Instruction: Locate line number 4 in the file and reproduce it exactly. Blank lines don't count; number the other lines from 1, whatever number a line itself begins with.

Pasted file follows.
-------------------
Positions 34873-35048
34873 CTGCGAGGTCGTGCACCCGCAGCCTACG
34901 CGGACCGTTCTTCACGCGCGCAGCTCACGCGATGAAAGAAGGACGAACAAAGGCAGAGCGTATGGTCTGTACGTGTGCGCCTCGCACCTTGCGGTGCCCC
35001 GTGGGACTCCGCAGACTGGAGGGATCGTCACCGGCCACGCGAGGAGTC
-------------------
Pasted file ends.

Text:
35001 GTGGGACTCCGCAGACTGGAGGGATCGTCACCGGCCACGCGAGGAGTC